The AVMA put out an advisory in 2008 regarding a “new” coronavirus that had the ability to cause severe respiratory (lung) infections in dogs. That advisory and similar warnings from the AKC, proved to be exaggerated. More recent studies found that respiratory coronavirus of dogs (CRCoV) is a different virus from the traditional intestinal coronavirus of dogs (CCoV). It also found that this newly discovered coronavirus was a much closer relative to the varieties that cause respiratory problems in pigs and cows than it was to the coronavirus associated with diarrhea in young dogs. (read here) Pfizer sponsored a study of this respiratory form. (read here) If the coronavirus portion of the vaccines that your dog receives has any protective properties against CRCoV remains unknown. 

If My Puppy Catches Coronavirus, What Signs Might I See?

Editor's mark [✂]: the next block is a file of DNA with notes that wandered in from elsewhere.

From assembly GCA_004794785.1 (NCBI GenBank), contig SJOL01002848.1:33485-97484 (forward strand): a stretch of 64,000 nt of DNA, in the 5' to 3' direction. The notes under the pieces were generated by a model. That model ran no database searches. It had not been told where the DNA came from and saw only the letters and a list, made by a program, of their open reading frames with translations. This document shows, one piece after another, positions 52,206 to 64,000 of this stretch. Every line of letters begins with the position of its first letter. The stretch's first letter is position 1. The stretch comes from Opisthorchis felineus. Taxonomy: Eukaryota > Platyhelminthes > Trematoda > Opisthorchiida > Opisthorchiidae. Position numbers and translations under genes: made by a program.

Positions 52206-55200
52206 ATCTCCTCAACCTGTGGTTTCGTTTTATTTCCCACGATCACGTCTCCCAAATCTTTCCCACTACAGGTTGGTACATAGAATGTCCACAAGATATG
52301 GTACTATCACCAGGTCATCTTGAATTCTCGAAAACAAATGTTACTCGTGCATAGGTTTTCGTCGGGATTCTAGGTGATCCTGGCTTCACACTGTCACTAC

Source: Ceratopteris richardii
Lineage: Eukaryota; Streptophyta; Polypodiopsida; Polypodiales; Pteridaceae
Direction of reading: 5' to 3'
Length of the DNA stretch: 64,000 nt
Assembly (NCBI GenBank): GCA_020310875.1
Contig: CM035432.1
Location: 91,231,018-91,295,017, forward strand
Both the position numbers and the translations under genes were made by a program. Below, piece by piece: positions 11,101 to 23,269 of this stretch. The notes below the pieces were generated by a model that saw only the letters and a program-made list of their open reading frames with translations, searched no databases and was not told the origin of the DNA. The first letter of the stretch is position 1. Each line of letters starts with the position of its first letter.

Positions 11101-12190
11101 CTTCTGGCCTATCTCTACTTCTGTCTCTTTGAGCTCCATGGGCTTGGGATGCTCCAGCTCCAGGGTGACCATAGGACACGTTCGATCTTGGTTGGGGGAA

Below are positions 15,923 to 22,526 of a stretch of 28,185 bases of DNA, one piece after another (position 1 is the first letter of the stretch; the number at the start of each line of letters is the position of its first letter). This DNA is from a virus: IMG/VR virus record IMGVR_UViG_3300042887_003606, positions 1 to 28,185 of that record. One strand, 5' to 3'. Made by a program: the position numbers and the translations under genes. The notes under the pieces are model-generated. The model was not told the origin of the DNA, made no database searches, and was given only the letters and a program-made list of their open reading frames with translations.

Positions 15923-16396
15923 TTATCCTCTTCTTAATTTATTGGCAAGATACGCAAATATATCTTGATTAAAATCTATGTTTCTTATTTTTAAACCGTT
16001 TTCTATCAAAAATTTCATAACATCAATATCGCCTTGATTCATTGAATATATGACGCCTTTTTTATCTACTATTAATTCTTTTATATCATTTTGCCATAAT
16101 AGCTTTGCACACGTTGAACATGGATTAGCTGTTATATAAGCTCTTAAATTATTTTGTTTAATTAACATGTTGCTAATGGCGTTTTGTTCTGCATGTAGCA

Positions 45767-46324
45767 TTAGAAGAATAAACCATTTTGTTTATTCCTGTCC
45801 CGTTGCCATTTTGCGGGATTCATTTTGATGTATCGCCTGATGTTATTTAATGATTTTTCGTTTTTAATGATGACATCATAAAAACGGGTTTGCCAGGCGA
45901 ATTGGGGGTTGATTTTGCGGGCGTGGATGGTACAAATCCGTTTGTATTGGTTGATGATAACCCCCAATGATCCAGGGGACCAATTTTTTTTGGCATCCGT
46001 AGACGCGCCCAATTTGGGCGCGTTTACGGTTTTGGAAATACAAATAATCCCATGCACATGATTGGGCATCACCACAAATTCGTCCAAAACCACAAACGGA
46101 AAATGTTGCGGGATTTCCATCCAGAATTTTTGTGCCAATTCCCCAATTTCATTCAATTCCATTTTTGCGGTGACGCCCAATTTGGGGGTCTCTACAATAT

I mentioned that diarrhea in young dogs and puppies is the most common sign. Your veterinarian will be ruling out other causes, such as diarrhea associated with dietary indiscretions (eating trash) or the diarrhea that often accompanies intestinal hookworms, roundworms or giardia. Unlike the diarrhea of parvovirus, the diarrhea associated with coronavirus generally contains little mucus and no blood. Some associate coronavirus diarrhea with a fetid odor or orange stool tint, but that is not something to be relied upon. I mentioned that older dogs often overcome the virus (seroconvert) without experiencing diarrhea. Veterinarians call those subclinical cases. A few dogs also vomit early in enteric coronavirus infections. Others experience 1-3 days of diminished appetite and lethargy. Even fewer run fevers. Although rare, the chief danger associated with substantial coronavirus diarrhea is dehydration and a resulting blood electrolyte imbalance. You can read more about the signs of major dehydration and how veterinarians deal with it in my article on parvovirus.